“Woyzeck” may be the theater’s greatest blank slate. German scribe Georg Buchner died before finishing his 1837 play about a soldier who goes mad, murders the mother of his child and then kills himself. He left only a collection of scenes with no definite order, which means directors are free to mold the play to their wills. In the case of Daniel Kramer, whose production transfers to St. Ann’s Warehouse from London’s Gate Theater, the result has vicious beauty.
Kramer, who also adapted the script, creates a world that can swallow a man whole. From its first image of two soldiers trying to ride through the forest on a single tricycle, the show distorts proportions. Settings and people seem either larger or more grotesque than Woyzeck (Edward Hogg), which allows the director to comment on the warped power of poverty, war, science and infidelity. All of these things, we’re told, drive Woyzeck to his crimes.
Working in perfect sync with his designers and cast, Kramer creates his freak show from gestures that thwart logic but make visceral sense. Even at its cruelest, the staging’s wild imagination is exciting.
Take Woyzeck’s peas. To raise extra money for his girlfriend and baby, the soldier enrolls in a medical experiment in which he can eat only raw peas for 30 days. Every time he chews, the noise is magnified into a loud echo, like he’s crunching in an empty cave. With a single sound cue, the natural act of eating becomes lonely and strange.
Other resonant touches include David Howe’s lighting, which is often diffused through smoke to seem eerie and hard, and a clock hung by set designer Neil Irish from the ceiling. The clock controls the bell that tells soldiers when to assemble, but it doesn’t have any hands. If he can’t know what time it is, then Woyzeck is helpless to predict when his leaders will summon him. It’s a constant reminder he has no control.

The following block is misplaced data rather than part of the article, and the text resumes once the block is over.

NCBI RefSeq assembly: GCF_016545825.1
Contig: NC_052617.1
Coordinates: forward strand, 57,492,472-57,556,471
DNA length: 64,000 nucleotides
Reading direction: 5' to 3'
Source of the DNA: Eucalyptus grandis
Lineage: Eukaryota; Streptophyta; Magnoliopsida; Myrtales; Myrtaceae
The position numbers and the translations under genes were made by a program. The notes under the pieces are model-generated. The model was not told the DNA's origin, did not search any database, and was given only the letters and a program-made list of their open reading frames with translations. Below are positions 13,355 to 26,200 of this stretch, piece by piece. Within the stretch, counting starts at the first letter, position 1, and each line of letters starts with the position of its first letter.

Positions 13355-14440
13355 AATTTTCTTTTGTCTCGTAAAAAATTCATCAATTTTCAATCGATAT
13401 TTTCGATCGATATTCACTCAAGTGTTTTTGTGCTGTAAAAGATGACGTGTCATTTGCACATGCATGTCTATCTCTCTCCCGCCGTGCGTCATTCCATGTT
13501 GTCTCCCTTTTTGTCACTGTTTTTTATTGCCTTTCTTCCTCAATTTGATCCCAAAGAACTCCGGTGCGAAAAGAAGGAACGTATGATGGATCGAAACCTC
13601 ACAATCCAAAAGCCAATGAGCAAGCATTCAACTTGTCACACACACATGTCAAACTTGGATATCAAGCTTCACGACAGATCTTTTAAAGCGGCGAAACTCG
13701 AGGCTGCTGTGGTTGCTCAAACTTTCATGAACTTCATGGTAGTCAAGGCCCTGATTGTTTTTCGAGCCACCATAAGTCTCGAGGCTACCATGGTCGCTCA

In the production’s most elaborate moments, Kramer shows a flair for composition, employing the entire depth and height of St. Ann’s cavernous space. When Woyzeck attends his captain, handing him a new napkin every time he wipes his mouth, we see the assembly line necessary for that luxury: A row of peasants wash and fold, passing down each white cloth with mechanical precision. Meanwhile, a soldier dressed in a ridiculous headpiece whips them to go faster, while another soldier does push-ups in the background.
And there among the massive trees visible at the rear of the set — trees without branches or roots, hanging in the air like wooden corpses — a circus ringmaster pushes a cart full of white balloons. And, oh yes, these actions are performed to a recording of Dolly Parton’s “9 to 5.” Sometimes, the ensemble even moves in time to the music.
The experience is as unsettling as it is funny. Those festive balloons are a statement on the pure white napkins prepared by beaten slaves. The exercising soldier is the opposite of his lazy captain, and Dolly’s hymn to the working class is now a totalitarian anthem. Kramer controls the rhythm of this sensory assault so that each section makes an impact before the entire experience comes at us at once. Overall, we’re given an astonishing vision of the imbalanced society that causes Woyzeck’s madness.
Hogg’s perf also makes that lunacy compelling. Physically, he spends two hours running, tumbling and climbing the walls. Emotionally, though, he makes Woyzeck weary. His eyes sag, and he speaks in the high, soft tones of a man close to defeat.
The contrast between thesp’s athletic body and his desperate face suggests a boundless will to survive, even when there’s no use running. He may commit evil deeds, but Woyzeck is a doomed hero, too.